Turning to Japan.

Lately I’ve been thinking about Japan more than I usually do, which is to say I’ve been thinking about Japan instead of not thinking about Japan. Before you get your knickers in a twist I’m not referring to the moody, new wave art-fop band called Japan, fronted by David Sylvian and his haircut of choice; oddly enough I own several David Sylvian solo albums but no Japan albums, so if anything that gives you an indication of how Japans of any kind feature in my shallow conscience. No, instead I’ve been thinking about the other Japan, as in the Japan. The main one. Japan the country. Land of the shogun, the cherry blossom and Toyota, to name the first three things that spring to mind. They say Japan is a beautiful country, but then they say that about every country given half the chance.

The first reason I started thinking about Japan is because I started reading a book about the Japanese involvement on World War II. To say the Japanese came out of that conflict smelling of roses would be to show a considerable lack of judgement and intelligence. There is no doubt that the Japanese of today can pride themselves on being really very polite and nice indeed but back in the 1930’s and 1940’s it would fair to say they had more than their share of super bad, fanatic, insane apples running around. You only have to read Iris Chang’s deeply disturbing ‘The Rape Of Nanking’ to get an idea, and the book I’m on now – Max Hasting’s ‘Nemesis’ – doesn’t paint a much better picture (it is here that I have just been reminded about Unit 731, a ‘research centre’ where all kinds of horrific human experiments were carried out on hundreds of thousands of Chinese prisoners, for example: even if you really didn’t want it to happen they would still happily amputate your arms and then reattach them wrong way round, in any sense you can imagine).

Ultimately Japan were defeated, though it took some doing, and ever since then the Japanese have made a point of distancing themselves from the insane leadership that led them to war and instead focused on showing the world just how thoroughly decent they are. That doesn’t mean they have really nice drug dealers or anything like that, but it does show that out of an insane, dying vortex of inhumanity one can grasp and nurture a much more profound sense of goodness; they can’t all be as nice as pie but they seem to do a lot better than most (we’ll skip past whaling and other shortfalls because it’s all relative and Unit 731 should still be fresh in your mind). And this leads us nicely to the Olympic Games, which have finally got underway in Tokyo, through a squall of controversy, tutting and general confusion. Because they were meant to be held last year but were postponed due to a sudden global outbreak of ingrowing toenails they are still being called the 2020 Olympic Games, even though they’re not. At least they didn’t have to reprint the t-shirts.

Despite their overall reputation a few individuals attached to these Olympic Games have not gone down particularly well. Yesterday the opening ceremony director, Kentaro Kobayashi, was dismissed after footage from the 80’s emerged of him making jokes about the Holocaust. It is not known whether Kobayashi still makes similar jokes but it was enough to get him kicked out anyway. He wasn’t the only one. A composer for the ceremony was also forced to quit because he had bullied classmates with disabilities when he was at school (you could take this to a logical conclusion and sack all of Japan because of Pearl Harbour, but that would be crazy!). The Olympics creative chief Hiroshi Sasaki left when he rather tactlessly suggested a notably large female comedian could appear as an ‘Olympig’, and back in February the head of the organising committee Yoshiro Mori had to step down because he had made some remarks about women that were deemed “inappropriate” (presumably even less appropriate than ‘Olympig’). The question that could be asked is: who the hell hired all these idiots? It would be like us hiring Noel Clarke and Tommy Robinson (an unlikely pairing, I know) to do our Olympics instead of Sebastian Coe and Danny Boyle.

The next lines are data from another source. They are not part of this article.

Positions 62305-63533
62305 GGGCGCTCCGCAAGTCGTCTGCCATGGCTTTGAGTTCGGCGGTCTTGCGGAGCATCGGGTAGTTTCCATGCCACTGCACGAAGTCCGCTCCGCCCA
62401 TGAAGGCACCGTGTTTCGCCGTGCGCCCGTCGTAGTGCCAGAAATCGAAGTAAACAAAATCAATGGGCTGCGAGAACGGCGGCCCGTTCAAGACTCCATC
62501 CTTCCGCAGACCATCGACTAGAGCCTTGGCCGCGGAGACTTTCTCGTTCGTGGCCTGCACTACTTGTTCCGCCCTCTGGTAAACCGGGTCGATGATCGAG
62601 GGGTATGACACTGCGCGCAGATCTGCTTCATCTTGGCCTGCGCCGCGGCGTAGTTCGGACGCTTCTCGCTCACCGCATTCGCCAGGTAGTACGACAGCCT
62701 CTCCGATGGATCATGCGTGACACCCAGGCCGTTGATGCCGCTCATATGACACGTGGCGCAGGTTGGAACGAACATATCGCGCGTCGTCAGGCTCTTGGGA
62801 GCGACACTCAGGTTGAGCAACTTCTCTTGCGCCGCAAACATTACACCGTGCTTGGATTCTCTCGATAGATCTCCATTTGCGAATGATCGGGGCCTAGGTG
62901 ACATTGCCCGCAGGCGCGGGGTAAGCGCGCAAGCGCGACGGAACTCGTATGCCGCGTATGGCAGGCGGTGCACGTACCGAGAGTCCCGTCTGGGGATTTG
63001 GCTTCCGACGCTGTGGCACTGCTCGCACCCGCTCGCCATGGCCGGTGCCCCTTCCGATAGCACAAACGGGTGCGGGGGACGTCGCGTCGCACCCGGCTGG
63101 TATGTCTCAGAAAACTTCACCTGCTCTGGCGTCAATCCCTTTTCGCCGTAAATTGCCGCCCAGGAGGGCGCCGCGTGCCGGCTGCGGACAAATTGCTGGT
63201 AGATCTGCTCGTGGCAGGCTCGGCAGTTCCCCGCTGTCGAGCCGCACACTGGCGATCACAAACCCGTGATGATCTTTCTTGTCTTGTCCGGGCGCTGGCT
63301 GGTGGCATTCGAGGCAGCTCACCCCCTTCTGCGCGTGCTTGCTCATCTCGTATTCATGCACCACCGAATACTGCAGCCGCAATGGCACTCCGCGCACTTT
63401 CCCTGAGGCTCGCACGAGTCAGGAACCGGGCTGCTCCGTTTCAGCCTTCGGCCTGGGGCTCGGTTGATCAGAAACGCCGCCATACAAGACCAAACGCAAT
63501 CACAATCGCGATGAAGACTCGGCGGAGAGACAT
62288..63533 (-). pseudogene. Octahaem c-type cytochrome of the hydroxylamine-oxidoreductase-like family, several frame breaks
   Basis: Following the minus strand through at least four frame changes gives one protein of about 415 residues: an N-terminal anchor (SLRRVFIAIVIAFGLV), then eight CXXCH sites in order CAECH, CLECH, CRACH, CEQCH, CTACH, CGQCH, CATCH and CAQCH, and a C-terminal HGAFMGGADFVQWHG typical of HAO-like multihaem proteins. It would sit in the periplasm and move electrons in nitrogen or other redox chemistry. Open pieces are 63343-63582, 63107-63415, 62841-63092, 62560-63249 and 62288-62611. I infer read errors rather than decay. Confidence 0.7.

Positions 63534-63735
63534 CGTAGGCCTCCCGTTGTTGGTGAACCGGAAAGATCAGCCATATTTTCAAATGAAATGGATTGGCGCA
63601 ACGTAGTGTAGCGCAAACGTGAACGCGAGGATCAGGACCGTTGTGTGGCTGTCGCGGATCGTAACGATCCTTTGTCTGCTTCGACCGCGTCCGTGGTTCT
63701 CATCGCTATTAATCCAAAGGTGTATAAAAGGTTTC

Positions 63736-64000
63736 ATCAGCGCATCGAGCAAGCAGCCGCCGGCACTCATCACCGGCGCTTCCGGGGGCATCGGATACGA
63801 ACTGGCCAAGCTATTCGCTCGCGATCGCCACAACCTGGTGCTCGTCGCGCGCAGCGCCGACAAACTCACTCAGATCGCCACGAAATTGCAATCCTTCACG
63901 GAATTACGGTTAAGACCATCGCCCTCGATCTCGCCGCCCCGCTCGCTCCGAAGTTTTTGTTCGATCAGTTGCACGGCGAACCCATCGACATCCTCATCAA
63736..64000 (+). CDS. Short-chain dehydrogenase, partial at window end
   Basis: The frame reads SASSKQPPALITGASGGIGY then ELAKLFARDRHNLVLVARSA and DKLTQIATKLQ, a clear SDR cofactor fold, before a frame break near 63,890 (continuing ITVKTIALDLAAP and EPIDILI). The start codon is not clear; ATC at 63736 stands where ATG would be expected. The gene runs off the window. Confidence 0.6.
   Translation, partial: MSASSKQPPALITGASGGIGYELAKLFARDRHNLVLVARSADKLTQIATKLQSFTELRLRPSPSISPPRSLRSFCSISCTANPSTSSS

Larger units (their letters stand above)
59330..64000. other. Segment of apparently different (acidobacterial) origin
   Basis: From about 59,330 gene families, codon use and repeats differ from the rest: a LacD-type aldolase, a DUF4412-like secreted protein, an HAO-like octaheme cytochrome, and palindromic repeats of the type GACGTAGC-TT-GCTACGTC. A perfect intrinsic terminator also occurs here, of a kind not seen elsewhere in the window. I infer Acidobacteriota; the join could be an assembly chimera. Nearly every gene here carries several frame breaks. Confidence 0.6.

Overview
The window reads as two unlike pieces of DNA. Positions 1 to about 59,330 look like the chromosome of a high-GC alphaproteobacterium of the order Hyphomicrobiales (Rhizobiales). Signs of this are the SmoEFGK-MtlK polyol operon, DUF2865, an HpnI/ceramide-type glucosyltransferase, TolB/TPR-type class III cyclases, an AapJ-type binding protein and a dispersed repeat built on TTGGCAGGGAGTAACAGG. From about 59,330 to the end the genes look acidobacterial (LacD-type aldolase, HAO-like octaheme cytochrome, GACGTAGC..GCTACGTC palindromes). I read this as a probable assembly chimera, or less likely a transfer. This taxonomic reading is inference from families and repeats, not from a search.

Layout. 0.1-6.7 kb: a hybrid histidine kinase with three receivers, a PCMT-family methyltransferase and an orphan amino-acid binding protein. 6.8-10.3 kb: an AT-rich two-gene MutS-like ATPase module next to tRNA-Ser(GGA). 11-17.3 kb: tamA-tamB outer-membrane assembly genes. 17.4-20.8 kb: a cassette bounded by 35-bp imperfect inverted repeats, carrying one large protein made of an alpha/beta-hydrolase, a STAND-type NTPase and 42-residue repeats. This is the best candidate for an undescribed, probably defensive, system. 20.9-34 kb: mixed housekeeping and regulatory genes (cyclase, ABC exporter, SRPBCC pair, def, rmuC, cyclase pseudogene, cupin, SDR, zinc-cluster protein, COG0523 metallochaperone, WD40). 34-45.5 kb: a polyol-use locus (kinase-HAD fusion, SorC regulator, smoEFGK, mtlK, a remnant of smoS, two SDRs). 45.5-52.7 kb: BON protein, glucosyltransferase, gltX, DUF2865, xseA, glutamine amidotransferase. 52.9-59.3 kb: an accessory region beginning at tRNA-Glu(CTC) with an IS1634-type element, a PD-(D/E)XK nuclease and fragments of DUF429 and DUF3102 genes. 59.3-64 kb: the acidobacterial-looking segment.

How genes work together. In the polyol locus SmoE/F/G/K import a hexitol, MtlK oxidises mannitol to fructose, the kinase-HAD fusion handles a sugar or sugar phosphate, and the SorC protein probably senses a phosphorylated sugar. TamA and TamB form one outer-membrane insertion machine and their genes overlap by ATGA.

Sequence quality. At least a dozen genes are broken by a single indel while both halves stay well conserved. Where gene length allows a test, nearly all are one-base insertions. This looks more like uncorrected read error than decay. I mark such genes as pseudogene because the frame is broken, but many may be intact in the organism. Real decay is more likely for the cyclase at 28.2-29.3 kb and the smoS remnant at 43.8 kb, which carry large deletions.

Of course, it is widely know these days that you can’t say anything to anyone about anything anymore, and that as soon as the technology catches up you won’t be able to think it or feel it either. In the grand scheme of things it doesn’t look great for all those creative director types but given that what I’ve just seen of the opening ceremony was mind-blowingly dull you could argue they were doing a pretty shit job of it anyway – unless anyone thinks playing Ravel’s Bolero on a loop while a bunch of people in masks play pass the parcel with a shiny torch counts as entertainment. There is also a very good chance that this Olympics will be a relatively soulless affair, and that’s partly down to circumstance, though I have great faith that the Japanese will make things right. The thought of various members of the Olympic committee engaging in hara-kiri at their dining tables tonight certainly won’t lift the collective mood but at least it won’t be quite as grim as a short spell in Unit 731. Soul or no soul, I will be watching a lot of sport in the next few weeks and doubtless, through all the brouhaha, the Japanese will put on a pretty sharp Olympics, and it will be good to see them come out of it smiling. At least that’s what I think.

G B Hewitt. 23.07.2021

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